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Survivor Freed From Ship in China's Yangtze River; 400 Missing

A 65-year-old woman was pulled alive from the hull of a ship on Tuesday more than 12 hours after it capsized in China's Yangtze River

At least 400 people were missing Tuesday more than 20 hours after their tourist ship capsized in stormy weather on China's Yangtze River, state-run media reported.

More than a dozen survivors were rescued from the four-decked Dongfangzhixing (meaning Eastern Star), including a 65-year-old woman pulled from under the hull Tuesday, the official Xinhua news agency reported.

Five people were confirmed to have died in the incident after their bodies were found by officials. Many of the passengers were elderly tourists.

Rescuers who climbed on the hull of the partially submerged vessel reported hearing people calling for help around 12 hours after it overturned at 9:38 p.m. local time (9:38 a.m. ET Monday), CCTV news said.

State TV showed dramatic footage of rescuers trying to cut through the ship's upturned hull with an angle grinder. One emergency worker tapped on the hull with a hammer and listened for a response, then gestured downward.

The captain and chief engineer of the ship said after being rescued that the ship had run into difficulty after being caught in a cyclone, according to Xinhua.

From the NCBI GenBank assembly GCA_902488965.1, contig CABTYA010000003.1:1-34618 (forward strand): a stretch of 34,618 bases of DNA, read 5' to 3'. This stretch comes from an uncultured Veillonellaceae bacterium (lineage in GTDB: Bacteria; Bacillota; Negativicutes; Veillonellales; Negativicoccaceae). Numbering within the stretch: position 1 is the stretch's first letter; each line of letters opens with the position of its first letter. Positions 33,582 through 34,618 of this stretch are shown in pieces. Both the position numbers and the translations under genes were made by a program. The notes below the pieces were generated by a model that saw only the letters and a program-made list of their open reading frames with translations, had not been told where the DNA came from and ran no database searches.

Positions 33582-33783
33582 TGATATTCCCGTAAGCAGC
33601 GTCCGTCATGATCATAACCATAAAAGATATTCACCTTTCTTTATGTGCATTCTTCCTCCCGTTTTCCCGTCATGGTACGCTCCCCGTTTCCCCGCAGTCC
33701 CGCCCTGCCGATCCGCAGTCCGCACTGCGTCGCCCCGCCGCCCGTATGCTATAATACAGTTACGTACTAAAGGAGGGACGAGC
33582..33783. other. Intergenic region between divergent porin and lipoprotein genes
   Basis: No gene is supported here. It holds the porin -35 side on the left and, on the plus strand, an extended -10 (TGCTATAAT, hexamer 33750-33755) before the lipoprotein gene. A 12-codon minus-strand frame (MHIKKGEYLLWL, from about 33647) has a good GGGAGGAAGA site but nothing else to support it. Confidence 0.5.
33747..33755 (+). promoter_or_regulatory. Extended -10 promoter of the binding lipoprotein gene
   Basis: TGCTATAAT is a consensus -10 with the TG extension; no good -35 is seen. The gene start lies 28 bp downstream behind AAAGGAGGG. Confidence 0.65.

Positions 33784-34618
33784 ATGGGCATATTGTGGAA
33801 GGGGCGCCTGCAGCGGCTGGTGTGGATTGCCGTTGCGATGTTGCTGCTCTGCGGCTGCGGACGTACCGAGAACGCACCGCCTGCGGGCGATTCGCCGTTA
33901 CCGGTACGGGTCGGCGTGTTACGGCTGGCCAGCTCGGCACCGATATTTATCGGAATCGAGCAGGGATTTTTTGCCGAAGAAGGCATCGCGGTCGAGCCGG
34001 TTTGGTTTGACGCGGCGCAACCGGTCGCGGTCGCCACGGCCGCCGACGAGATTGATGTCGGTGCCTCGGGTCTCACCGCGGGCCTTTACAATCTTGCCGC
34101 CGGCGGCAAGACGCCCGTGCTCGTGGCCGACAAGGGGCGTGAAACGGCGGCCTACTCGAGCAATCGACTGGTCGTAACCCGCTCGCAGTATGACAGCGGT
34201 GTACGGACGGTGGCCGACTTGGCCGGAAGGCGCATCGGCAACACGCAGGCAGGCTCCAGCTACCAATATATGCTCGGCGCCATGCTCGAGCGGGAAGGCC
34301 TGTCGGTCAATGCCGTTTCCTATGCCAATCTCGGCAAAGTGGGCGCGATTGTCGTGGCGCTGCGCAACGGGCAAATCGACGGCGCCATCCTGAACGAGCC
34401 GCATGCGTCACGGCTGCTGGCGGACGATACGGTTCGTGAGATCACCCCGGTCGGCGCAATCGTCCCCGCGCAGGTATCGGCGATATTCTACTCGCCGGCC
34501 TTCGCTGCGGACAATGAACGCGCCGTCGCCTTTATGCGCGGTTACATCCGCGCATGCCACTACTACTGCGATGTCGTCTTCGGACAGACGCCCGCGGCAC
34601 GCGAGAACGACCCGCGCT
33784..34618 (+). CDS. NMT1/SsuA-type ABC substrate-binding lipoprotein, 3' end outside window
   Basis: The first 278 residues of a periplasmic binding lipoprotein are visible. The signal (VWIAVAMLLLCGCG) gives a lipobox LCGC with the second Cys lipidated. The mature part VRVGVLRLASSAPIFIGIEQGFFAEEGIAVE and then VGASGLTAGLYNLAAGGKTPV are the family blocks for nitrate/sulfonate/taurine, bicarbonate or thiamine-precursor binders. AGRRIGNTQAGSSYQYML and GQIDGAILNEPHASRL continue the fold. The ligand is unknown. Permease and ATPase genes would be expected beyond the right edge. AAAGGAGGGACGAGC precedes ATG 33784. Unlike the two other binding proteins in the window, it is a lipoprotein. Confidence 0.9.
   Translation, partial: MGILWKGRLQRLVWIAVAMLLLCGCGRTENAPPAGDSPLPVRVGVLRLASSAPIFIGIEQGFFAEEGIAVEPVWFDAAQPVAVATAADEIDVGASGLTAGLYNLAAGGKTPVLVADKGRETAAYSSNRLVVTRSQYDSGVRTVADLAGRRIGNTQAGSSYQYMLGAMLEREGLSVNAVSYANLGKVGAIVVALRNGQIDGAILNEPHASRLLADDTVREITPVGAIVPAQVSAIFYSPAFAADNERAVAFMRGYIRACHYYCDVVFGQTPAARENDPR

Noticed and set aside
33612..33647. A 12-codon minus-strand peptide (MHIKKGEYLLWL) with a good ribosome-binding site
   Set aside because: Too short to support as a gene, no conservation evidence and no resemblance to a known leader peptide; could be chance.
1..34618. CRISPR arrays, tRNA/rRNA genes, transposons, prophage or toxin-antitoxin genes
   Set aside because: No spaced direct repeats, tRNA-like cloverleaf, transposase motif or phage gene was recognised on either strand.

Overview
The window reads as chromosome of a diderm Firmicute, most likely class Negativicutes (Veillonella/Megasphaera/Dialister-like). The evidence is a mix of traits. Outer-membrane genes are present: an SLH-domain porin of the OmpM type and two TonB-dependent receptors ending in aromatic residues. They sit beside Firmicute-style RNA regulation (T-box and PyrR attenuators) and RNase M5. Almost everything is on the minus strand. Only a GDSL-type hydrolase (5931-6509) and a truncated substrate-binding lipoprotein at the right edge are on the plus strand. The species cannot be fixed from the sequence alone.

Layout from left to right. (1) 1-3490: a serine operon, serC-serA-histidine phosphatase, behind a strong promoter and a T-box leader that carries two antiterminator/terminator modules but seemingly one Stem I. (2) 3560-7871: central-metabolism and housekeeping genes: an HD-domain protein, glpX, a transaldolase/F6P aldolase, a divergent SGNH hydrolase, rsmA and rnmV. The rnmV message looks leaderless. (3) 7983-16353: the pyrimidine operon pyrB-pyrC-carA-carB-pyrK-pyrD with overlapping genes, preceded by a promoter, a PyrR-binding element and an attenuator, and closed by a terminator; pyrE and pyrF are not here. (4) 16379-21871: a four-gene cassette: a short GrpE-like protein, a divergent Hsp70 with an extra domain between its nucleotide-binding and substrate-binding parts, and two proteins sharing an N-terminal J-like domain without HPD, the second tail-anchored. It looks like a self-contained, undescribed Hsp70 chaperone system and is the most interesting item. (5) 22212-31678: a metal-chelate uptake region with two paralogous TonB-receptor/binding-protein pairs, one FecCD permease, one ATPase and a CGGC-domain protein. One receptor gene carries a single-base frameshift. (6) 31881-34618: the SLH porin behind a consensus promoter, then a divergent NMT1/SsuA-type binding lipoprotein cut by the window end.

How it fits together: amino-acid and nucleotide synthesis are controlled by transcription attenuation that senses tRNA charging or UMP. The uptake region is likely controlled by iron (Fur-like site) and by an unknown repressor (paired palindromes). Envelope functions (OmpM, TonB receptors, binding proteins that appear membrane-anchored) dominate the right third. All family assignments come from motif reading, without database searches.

Chinese Premier Li Keqiang called for "all-out efforts" to save lives, according to China's state-run television station CCTV. Li was also pictured at the scene by Xinhua on Tuesday, giving "instructions on search and rescue work" and accompanied by other officials.

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The tourist ship was traveling on the Yangtze — the world's third-longest river behind the Nile and the Amazon.

It started in the eastern city of Nanjing and was scheduled end up in the Chongqing region in central China. It sank about 110 miles west of the Hubei provincial capital of Wuhan. The river is about 50 feet deep in the area.

Wang Yangsheng, senior official with the Yueyang Maritime Rescue Center, told the China Daily newspaper that the incident happened, "so fast that the captain did not even have the time to send out a distress signal."

The rescue center received an alarm call after another boat saw two people in the water. It sent a patrol boat and found the pair, one of whom said he was the captain.

More than 50 boats and 3,000 people were involved in search efforts. The ship's captain and the chief engineer were detained by police for questioning, Xinhua said.

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Friends and relatives of some of those on board scuffled with officials in Shanghai on Tuesday, angry at what they said had been a lack of information about the fate of their loved ones.

"We're extremely anxious," 56-year-old Zhang Yingli told Reuters.

Zhang, whose brother and wife were on the boat, was one of the 60 people who gathered at the travel agent but found it to be locked. They were then ushered into a room at a nearby local government building and scuffles broke out after they demanded more answers from officials.

An official at the Shanghai government's media office declined to comment when contacted by Reuters.

China's worst maritime disaster in recent decades came in 1999 when a passenger ferry sank in icy, storm-pounded waters of the country's northeastern coast, killing 282 people.

Before that, the country's worst ever shipping disaster was the sinking of the Taiping, a steamer carrying refugees from Shanghai to Taiwan in 1949 during the second Chinese Civil War.

The ship was severely overloaded and had switched off its lights to avoid a curfew. It collided with another vessel and sank, killing between 1,000 and 1,500 people according to some estimates.